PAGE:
How to clean masonry
There are several different reasons for cleaning masonry:
- For aesthetic reasons.
- To maintain older buildings in a good condition.
- To protect the historic fabric of buildings.
The type of dirt or other blemish and the material to be cleaned should be assessed and, in some cases, trials carried out. The client should be consulted on this process so that they are aware of the likely results and accept the quality standard of the work.
Other considerations might include:
- The cause of the problem, i.e. whether it is due to a construction defect, lack of maintenance, damp, and so on.
- Whether it is causing damage and/or harm to the building.
- The possible damage to the building fabric as a result of cleaning.
- The standard of cleanliness to be achieved.
- How long should the fabric, in its cleaned condition, last?
The most common cleaning agent is water, however, this can create problems (such as decay) if it isn’t used carefully, with the most appropriate chemicals. A typical technique is to apply water to the surface using a pressure washer. Pre-soaking the masonry fills its microscopic pores with water, keeping the chemicals on the surface and guarding against deeper penetration. A white residue can be left behind if the chemicals are not fully flushed out when the building dries.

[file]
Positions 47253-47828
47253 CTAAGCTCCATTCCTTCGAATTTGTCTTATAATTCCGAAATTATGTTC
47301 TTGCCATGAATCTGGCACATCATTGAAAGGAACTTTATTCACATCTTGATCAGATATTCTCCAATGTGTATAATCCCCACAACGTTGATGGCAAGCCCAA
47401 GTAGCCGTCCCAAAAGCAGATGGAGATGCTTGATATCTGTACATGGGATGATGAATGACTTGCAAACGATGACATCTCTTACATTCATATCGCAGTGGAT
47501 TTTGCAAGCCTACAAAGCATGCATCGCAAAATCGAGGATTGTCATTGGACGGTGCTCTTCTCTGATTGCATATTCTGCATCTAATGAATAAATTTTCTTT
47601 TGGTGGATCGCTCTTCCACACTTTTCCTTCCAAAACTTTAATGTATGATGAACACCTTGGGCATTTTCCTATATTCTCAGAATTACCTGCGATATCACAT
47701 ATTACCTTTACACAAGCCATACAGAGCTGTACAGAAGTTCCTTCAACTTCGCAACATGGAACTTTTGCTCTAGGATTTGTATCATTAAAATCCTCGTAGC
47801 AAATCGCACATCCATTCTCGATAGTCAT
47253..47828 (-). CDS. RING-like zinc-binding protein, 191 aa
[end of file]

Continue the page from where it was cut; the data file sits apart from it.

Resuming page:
Fungus, moss and mildew can generally be cleaned by using household liquid bleach in warm water, applied with a stiff-bristle brush. The solution must be rinsed off with clean water. As bleach can struggle to dissolve large amounts of growths, a broad-bladed putty knife may be used to scrape off as much as possible from the surface before applying the bleach. The bleach should be left for a short while before scrubbing with a brush and rinsing to properly remove the fungus spores which can quickly grow back.
A slightly more difficult cleaning problem is presented by oils, soot and mineral residue, which are often embedded deeper into the masonry pores than moss or mildew. A solution of muriatic acid and water can be applied, scrubbing off after around 15 minutes before rinsing.
Paint and other more embedded material can be removed by:
- Wash-away or peel-off paint removers.
- Hand or electric wire brushes.
- Muriatic acid washing.
 Find out more
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‘Structures and structural failure’ at IHBC’s Nottingham School, with Ed Morton (ex Canterbury, York and Westminster to St Paul’s) and John Ruddy.
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